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Sepsis Alliance is hosting the 8th Annual Sepsis Heroes, the organization’s annual fundraising gala, on September 12, 2019 at Marquee in New York City. The annual event, timed to coincide with Sepsis Awareness Month, honors Sepsis Heroes who have made a significant contribution to sepsis awareness and education among both the general public and healthcare professionals. Nominations for 2019 Sepsis Heroes honorees will be open to the public soon.
The 2018 class of Sepsis Heroes ranged from a popular Detroit radio and TV personality to a critical access hospital in rural Kansas. Scroll down to learn more about the 2018 Sepsis Heroes. Click here to see photos from the gala.
2018 Sepsis Heroes gala recap
Angelica Hale, 2018 Erin Kay Flatley Spirit Award Winner
Before singing her way to the finals of America’s Got Talent, Angelica Hale survived sepsis when she was just 4 years old. Now a rising star, Angelica is using her voice to help others survive sepsis.
Angelica performed two inspirational songs at the 7th Annual Sepsis Heroes gala, where Dr. Carl Flatley presented her with the Erin Kay Flatley Spirit Award in recognition of her partnership with Sepsis Alliance on It’s About TIMETM.
To learn more about Angelica and her journey, please click here.
The 2018 Sepsis Heroes honorees included:
- Jay Towers, a radio and TV personality in Detroit, almost lost his father to sepsis in November of 2017. Jay immediately took action to spread sepsis awareness. Working with Sepsis Alliance, he shared his father’s story on his popular morning radio show and with his loyal social media following. On Giving Tuesday, he told his father’s story on Fox 2 News in Detroit to help raise funds for Sepsis Alliance. Since then, Jay has been a passionate and active sepsis awareness advocate.
- UM-PULSE, the University of Michigan Post ICU Longitudinal Survivor Experience clinic, is one of just a few clinics worldwide working to aid patient recovery after ICU discharge and reduce hospital readmissions through a comprehensive, multidisciplinary patient care approach. Sepsis is the leading cause of hospital readmissions with 19% of people hospitalized with sepsis needing to be re-hospitalized within 30 days. UM-PULSE’s innovative approach is aimed at significantly decreasing hospital readmissions, including readmission for sepsis patients.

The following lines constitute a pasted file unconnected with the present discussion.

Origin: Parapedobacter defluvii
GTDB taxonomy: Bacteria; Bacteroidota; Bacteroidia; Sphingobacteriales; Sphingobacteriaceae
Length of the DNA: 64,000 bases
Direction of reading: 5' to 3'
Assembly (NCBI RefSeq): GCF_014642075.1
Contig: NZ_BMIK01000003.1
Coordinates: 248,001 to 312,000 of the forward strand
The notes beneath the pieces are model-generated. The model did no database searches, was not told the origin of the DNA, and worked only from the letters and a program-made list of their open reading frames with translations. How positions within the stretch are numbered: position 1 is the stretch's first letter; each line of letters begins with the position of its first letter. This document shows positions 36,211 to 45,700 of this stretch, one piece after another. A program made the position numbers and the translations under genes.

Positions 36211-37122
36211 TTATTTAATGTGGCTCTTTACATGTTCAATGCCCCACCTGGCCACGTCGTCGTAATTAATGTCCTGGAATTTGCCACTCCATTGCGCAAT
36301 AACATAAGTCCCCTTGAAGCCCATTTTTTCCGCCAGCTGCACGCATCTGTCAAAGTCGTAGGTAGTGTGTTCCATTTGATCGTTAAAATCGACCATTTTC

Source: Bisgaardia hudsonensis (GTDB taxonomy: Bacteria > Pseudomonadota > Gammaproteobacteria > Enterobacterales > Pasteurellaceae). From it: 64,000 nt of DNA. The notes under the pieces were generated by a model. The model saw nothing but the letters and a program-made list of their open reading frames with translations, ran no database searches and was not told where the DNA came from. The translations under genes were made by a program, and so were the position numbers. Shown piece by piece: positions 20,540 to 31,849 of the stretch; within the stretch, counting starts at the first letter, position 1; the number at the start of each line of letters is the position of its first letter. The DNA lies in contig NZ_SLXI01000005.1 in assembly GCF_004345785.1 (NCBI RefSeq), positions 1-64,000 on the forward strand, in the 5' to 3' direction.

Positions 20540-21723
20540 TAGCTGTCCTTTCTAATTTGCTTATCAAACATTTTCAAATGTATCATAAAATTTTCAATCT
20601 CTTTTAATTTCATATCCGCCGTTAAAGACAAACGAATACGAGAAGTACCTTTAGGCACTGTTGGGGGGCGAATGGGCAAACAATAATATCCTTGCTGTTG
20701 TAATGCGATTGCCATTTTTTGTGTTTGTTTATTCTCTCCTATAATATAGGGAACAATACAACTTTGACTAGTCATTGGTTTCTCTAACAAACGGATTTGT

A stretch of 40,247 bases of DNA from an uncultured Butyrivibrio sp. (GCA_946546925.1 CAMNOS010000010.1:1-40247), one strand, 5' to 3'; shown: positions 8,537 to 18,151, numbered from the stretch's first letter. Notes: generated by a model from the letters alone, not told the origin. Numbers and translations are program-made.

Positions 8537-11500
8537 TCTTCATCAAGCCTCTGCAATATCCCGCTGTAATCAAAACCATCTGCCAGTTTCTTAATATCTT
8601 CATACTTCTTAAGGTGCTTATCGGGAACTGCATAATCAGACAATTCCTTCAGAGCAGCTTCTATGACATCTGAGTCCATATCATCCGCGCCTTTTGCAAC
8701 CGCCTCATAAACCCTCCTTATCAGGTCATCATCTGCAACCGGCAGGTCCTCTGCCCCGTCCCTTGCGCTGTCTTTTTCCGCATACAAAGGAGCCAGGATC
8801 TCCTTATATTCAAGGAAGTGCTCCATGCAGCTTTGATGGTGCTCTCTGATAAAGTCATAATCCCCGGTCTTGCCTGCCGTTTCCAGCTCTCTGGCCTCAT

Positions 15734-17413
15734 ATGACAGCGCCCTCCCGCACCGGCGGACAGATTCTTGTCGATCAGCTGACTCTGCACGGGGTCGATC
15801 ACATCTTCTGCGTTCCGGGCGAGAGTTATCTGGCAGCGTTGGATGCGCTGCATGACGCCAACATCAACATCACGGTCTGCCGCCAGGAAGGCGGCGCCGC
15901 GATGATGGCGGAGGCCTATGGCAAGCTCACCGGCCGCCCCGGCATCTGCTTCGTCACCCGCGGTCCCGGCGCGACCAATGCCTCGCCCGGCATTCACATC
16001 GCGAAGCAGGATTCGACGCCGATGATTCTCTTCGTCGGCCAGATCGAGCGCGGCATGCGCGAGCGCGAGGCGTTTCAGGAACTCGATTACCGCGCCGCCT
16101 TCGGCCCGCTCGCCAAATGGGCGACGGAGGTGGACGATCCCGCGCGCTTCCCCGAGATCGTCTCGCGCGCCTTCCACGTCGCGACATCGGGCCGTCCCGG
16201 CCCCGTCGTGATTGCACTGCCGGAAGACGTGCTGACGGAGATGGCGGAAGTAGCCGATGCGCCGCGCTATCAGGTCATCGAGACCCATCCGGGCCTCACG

- Rooks County Health Center is a 20-bed Critical Access Hospital in rural Plainville, Kansas, which is making great strides in improving sepsis treatment and outcomes for patients in their area. According to the University of Kansas Medical Center, mortality rates for sepsis and septic shock in Kansas are as high as 50%, which is greater than mortality rates for heart attack (9.6%) or stroke (9.3%).
- Jill Kogan Blake is a sepsis survivor who works tirelessly to educate her community about sepsis. Jill hosts Aquamania! Swim for Sepsis Awareness, an annual sepsis awareness swimming event that has raised over $50,000 for sepsis awareness programs, including funds for the production of Sepsis: First Responders, a sepsis training video designed for emergency medical personnel.
- Sharon Hansen is a critical care nurse educator with a personal connection to sepsis. In 2003, Sharon’s husband survived sepsis. He was left with post-sepsis syndrome, as are up to 50% of sepsis survivors. Post-sepsis syndrome is a life-altering condition that can be mentally and physically debilitating. Now, Sharon is dedicated to educating nurses and health professionals about sepsis and post-sepsis syndrome.
Sepsis Heroes Sponsors
The Sepsis Heroes event could not be possible without the generous support of its sponsors. Companies and organizations interested in supporting the Sepsis Heroes event as a sponsor should email firstname.lastname@example.org or call us at (619) 232-0300. Program ad pages are also available for purchase.
Sepsis Heroes Sponsor Package (Adobe PDF)